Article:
“What would you do if you weren’t afraid?” my friend Jana asked me over a year ago. (She actually recorded a song with that same title and performs many other wonderful motivational songs). I answered, “I’d have fun in Italy and teach a women’s retreat there, but…. how would I do that?” When I asked one of my client’s the same question, he said, “I’d take more risks in my business, but… I might fail.”
Listen to the words that follow your ‘but’. They reveal your doubts and limiting beliefs. This is the pivotal point from which you take courage to leap, or at least walk through the flame of fear.
Over the years, I’ve asked people about their courage. They seemed so confident and together. Usually they say that they’re afraid but they just make themselves take the baby steps needed to do the task.
That’s why I’m inspired by what Martin Luther King, Jr. said, “We must build dikes of courage to hold back the flood of fear…”
I started skiing when I was 43 years old and I’ve never really lost the fear of speed or of getting hurt. I just do it to be social and to hang out with my friends, kids and husband. When I told my husband I was too afraid to really enjoy it, he said ‘that fear is part of the excitement and fun.’ Being afraid is not my idea of fun, but I kind of know what he means. Courage can be fragile. It does not mean being fearless.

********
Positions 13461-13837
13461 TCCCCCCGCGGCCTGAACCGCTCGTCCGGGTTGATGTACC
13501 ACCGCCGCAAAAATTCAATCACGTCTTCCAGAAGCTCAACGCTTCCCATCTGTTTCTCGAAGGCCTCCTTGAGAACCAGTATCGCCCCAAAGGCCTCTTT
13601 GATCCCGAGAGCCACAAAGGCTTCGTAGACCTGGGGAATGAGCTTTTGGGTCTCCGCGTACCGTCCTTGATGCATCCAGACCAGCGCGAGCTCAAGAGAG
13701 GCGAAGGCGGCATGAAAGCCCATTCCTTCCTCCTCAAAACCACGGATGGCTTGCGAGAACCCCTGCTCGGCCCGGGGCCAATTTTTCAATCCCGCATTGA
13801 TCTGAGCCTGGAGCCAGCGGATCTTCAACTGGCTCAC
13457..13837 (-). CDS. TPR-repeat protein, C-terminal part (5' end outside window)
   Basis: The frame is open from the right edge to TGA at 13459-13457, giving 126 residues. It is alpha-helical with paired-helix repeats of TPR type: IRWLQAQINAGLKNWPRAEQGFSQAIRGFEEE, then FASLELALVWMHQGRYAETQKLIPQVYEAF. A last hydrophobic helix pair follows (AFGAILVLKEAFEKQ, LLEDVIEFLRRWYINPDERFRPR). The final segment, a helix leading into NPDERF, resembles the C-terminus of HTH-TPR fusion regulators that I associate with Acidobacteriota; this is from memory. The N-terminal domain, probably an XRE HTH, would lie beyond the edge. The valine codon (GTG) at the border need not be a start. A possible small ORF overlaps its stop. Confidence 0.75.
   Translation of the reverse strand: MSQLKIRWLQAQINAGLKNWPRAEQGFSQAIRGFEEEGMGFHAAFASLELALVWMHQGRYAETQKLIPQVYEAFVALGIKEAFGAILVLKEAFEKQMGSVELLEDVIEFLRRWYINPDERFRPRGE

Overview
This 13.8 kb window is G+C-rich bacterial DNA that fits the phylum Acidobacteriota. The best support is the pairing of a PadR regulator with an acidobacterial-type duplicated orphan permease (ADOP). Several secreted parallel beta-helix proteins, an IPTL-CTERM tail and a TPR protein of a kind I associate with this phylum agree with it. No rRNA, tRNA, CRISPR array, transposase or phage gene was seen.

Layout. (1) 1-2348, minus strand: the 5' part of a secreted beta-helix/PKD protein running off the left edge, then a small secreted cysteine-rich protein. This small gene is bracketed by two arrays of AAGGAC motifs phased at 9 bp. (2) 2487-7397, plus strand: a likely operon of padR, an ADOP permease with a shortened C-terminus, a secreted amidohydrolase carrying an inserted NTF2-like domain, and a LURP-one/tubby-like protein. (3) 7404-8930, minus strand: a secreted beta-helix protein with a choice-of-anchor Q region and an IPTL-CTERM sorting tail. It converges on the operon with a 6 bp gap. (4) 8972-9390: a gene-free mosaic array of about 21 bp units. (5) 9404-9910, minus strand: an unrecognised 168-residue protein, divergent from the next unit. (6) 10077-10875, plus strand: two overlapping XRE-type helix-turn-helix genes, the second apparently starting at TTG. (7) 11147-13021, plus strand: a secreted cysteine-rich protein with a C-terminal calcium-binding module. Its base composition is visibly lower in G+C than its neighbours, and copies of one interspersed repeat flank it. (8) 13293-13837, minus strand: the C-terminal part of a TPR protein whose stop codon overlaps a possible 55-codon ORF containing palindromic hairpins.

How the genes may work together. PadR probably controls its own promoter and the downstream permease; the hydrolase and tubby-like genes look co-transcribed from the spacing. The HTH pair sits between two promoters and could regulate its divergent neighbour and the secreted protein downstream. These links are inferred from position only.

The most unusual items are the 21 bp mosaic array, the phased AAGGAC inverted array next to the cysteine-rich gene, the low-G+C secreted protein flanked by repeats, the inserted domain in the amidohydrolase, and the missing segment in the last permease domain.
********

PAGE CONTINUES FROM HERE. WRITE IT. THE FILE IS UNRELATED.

I’m more like a reluctant adventurer in life. I ease out of my comfort zone, but contract for longer times than I expand, like a turtle who tucks her head neatly inside her shell, then sticks her neck out and moves out of the water, slowly crawling through the sand, knowing that her destiny is to lay eggs every 30 days, only to return to the sea for a month of frolicking in the warm Costa Rican waters.
I think change requires courage, maybe fragile courage. Otherwise, how could we leave our security to try something different? Like the turtle, we don’t know exactly how or if our actions will be rewarded.
The turtle doesn’t know if the eggs she lays will be taken by the locals for their dinner, or by animals on the beach, but she sees the moon beams and knows that change is calling out like a wounded friend who needs her. The strings of change pull our hearts and we swim, walk, drag our limp legs, and claw our way toward hope, waiting, wanting more and carrying the fear on our hardened shells that cover our tender hearts.
When we conjure up the notion of fragile courage, the slow moving turtle may not be the power animal that comes to mind, but I think she’s very brave to stick her neck out and move.
What would you do this year if YOU weren’t afraid? Can you do something every week that you’re scared to do?
May your new year be filled with all possibilities as you walk through your fragile courage and fears!
You are welcome to reprint, copy, or distribute Lenora Boyle’s article, provided author credit is included.